Most people spend countless hours scrutinizing over the smallest details to make their railroads just the way they want. One way to achieve this goal is to install realistic backdrops to make the railroad come alive. Backdrops are used in model railroads to frame the scene, hide distractions such as pipes, columns, and benchwork, provide a background for photography, give depth perception from foreground to horizon, and act as a divider to separate elements and layout sections. Backdrops change the whole look of your model railroad. It makes your railroad immediately appear more realistic and expansive. Although it’s fairly easy to paint hills and general landforms on the backdrop, buildings are a lot harder to paint. One easy solution is to print photographs of appropriate buildings in the right size, cut them out along the edge of the building, and glue them to the backdrop.

It is usually recommended you install backdrops before you do your scenery or structures. If you wait until the scenery and structures are in place you may not have the working room to get the backdrops behind them, getting them cut to the proper fit or worse yet break a few structures while installing them.

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Artists advise you to erect or paint the backdrop before building the benchwork and laying the track. However, some of us are not that smart and may not properly visualize the scene. For most model railroaders, the scenery backdrop comes afterward. The main problem in installing the backdrop first is not getting paint and glue all over the backdrop when you build the foreground scenery later. The problem with installing the scenery backdrop after scenery is in place is being able to reach the area without destroying the work you’ve already done. If your layout is freestanding or is a module, you can sometimes put it together at your workbench and then install it. Whichever way you decide to do it, keep in mind these points:


You need to establish the point where the scenery meets the sky. This is your horizon and affects the vanishing point. This is easier said than done in practice because we are all at different heights and the benchwork height varies. The rule of thumb is do whatever looks and feels right for you. If you have others who come over to play with the trains they may or may not see the scene in the same way.

Shadows: Give consideration to the lighting you will use. Can you orient the lights to shine in the same direction? Which way should shadows fall in your backdrop? This is more important if you are using commercial background scenes like “Realistic Backgrounds” or if you are using cut-outs or photocopies from magazines. If you are painting your scenery backdrop you can plan ahead.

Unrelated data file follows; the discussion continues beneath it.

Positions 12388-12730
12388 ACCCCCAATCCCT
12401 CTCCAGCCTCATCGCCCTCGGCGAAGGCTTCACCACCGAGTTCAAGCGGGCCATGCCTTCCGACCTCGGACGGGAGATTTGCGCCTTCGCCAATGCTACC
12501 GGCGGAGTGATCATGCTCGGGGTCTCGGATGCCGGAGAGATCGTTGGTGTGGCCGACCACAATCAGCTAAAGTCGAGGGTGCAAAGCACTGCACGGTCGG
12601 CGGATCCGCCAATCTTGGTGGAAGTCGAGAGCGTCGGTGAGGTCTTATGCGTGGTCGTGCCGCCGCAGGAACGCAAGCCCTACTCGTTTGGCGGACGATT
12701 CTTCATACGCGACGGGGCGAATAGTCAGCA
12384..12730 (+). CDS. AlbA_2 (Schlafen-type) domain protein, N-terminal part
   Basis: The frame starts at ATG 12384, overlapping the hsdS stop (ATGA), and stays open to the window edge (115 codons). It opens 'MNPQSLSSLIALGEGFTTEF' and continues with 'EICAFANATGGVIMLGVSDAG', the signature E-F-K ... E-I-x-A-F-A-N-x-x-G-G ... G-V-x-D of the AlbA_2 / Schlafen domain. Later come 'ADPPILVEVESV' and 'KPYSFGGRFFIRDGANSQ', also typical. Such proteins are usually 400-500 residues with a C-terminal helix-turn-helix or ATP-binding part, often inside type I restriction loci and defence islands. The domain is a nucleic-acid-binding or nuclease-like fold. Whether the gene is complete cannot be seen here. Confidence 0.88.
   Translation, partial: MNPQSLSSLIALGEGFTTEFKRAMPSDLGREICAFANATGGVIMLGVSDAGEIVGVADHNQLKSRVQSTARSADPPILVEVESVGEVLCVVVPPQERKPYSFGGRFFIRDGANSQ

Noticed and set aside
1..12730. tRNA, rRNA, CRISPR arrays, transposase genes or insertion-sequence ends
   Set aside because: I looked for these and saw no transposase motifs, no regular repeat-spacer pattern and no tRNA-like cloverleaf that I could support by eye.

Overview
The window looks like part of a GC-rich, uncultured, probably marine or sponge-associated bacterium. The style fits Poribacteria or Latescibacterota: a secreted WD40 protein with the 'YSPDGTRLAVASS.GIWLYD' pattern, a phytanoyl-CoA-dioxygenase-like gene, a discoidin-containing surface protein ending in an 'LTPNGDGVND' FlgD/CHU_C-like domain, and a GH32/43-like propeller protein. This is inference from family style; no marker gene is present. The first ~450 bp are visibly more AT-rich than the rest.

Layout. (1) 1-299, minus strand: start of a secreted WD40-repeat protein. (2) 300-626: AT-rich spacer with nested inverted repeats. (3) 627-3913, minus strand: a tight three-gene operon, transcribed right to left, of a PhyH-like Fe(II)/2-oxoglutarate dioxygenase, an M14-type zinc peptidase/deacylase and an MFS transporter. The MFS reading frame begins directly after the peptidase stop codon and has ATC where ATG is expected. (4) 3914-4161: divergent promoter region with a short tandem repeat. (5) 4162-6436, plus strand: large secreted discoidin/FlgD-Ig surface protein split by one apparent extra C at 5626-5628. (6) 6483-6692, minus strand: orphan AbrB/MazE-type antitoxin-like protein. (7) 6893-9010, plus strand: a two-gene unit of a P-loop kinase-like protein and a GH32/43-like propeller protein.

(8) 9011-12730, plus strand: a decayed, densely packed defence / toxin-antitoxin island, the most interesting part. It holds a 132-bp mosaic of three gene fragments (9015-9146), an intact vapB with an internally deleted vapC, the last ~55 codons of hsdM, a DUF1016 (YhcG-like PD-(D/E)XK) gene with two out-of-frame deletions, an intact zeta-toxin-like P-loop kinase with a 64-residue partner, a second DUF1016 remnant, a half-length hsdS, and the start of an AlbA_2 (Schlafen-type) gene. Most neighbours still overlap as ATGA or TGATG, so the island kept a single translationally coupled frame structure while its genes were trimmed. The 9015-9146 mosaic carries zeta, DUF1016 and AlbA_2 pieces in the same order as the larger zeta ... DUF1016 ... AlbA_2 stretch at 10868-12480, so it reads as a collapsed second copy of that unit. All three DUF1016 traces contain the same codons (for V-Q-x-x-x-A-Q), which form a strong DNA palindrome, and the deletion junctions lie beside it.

Perspective: This is another form of “selective compression”. There have been excellent results where a modeler has used an N scale or Z scale building or railroad car in the background of a scene. John Allen was one of the first to use this trick on his famous Gorre and Daphetid (“gory and defeated”) model railway. He used it for a town high up in the background.


You can buy commercial backgrounds as many modelers have often done over the years. A “Realistic Backgrounds” commercial background forms the basis for this backdrop. Photographing commercial backdrops can be tricky because the colors don’t always show well due to the dot pattern from the printing process. The backdrop looks far better up close.

Cut out the sky that comes with the commercial background and mount the industry scene on foamboard to give it a 3D relief effect, and affix with 3M Spray Mount. You can affix it as permanent or moveable for repositioning. You can build the backdrop with tempered Masonite, styrene or paint and affix directly to the drywall or wall. Many modelers use Masonite cut from 8foot sheets. If you prefer styrene, you can easily source styrene from the styrene panels that are used on buses and shelters during billboard advertising campaigns. These are usually discarded at the end of the campaign. You can also buy sheets from a plastics dealer but this can be expensive.

Or you can paint directly on the wall. A lot of modelers have done this. The result is usually very effective from a few feet away in the aisle. It is also a clever way of avoiding trying to paint buildings or complicated scenes when you don’t have the artistic talent.


Most modelers agree that the best effect is created by restricting the detail in background painting. Unless you’re a very good artist, it is safer to keep your backgrounds muted so they don’t fight with the foreground models. As the scenes recede there is less and less detail and the air gets hazier. Some modelers overspray the backgrounds with a light gray wash of paint.

With this in mind, try painting some trees. If you don’t like the effect, paint over everything with a light gray paint and start again. You can’t hurt anything. Just keep the strokes light. Pine trees are easiest to simulate.


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